Learning with your eyes closed

There is a devotional quality to learning a skill.

Our brains don’t comprehend time very well at all. Perhaps this is unfortunate; imagine we only had one eye and had to infer three-dimensional space. It’s sort of like that with time: we are extremely nearsighted. We really only understand time within intervals of a few moments – intervals that are compact enough to fit inside our short term memory. These intervals are where cause and effect are starkly evident to us: A caused B to happen. For the bulk of human history, this was good enough because the dangers to us were primarily imminent ones: flash floods, animal ambushes, sudden illness. Experience was our teacher, and taught vivid lessons in an instant. Our brains, borrowed from our hairier, scalier predecessors, were well-tuned and optimized for quick decision making in short intervals.

This optimization came at the expense of discerning cause and effect over long durations. It’s not that slower forces (e.g. cognitive and physical degeneration of age) didn’t act on us, it’s that keen perception of them didn’t convey a significant survival advantage in our environment. Organisms developed two eyes for spatial awareness because three-dimensional space was critical to survival. Unfortunately, we haven’t developed two eyes for temporal awareness so that we can ‘see’ more than a few minutes into the future.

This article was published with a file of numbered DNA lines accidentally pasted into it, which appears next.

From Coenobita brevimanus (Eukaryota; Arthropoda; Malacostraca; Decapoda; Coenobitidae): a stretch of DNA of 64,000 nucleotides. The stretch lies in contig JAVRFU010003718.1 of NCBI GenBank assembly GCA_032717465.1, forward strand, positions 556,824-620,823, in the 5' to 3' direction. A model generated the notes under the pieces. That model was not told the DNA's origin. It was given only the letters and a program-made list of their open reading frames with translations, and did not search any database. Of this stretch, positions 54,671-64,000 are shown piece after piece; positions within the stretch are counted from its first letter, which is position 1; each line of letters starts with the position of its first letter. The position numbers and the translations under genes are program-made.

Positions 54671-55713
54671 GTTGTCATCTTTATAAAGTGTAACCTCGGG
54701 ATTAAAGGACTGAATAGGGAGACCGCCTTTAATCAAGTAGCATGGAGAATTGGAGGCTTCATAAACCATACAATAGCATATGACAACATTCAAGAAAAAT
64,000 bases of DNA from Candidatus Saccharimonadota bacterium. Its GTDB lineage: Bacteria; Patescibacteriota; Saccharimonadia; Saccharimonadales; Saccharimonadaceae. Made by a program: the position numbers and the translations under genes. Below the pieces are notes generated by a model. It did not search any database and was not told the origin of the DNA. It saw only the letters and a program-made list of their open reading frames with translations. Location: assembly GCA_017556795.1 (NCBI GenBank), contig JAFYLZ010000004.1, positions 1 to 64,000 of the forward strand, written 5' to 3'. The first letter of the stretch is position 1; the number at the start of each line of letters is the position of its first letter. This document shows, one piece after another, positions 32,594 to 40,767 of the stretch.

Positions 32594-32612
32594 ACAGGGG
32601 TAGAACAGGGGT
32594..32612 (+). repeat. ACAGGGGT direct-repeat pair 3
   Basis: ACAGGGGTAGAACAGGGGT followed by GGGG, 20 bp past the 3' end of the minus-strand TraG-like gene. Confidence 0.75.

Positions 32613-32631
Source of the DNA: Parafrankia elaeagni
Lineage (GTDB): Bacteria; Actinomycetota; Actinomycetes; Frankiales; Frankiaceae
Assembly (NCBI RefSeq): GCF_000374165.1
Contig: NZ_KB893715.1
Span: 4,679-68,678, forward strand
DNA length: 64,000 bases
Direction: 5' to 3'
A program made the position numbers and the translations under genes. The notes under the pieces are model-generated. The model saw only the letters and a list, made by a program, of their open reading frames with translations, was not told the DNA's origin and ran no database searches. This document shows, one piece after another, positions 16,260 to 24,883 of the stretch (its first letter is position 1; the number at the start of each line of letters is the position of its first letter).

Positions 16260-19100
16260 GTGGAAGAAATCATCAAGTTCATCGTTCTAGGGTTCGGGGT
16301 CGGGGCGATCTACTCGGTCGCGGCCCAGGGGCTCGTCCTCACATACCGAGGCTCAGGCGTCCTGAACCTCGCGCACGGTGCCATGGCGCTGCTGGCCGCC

This disability chafes at anybody who seeks to implement a long term change, whether it’s learning a language or building a savings or losing twenty pounds. Because these changes happen in tiny increments, in fits and starts, over months and years, we are blind to progress as it happens.

This is one of the first and biggest challenges to anyone who seeks to change themselves: there is an aspect of faith that must reside within you that you are moving forward. If we record our state and review it after long durations, we can admit that some change has occurred. Yet moment to moment, learning feels an awful lot like walking with our eyes closed: we have no idea whether we are moving in the right direction, or any direction. We must trust our feet to keep walking and sharpen our senses for new cues along the way.

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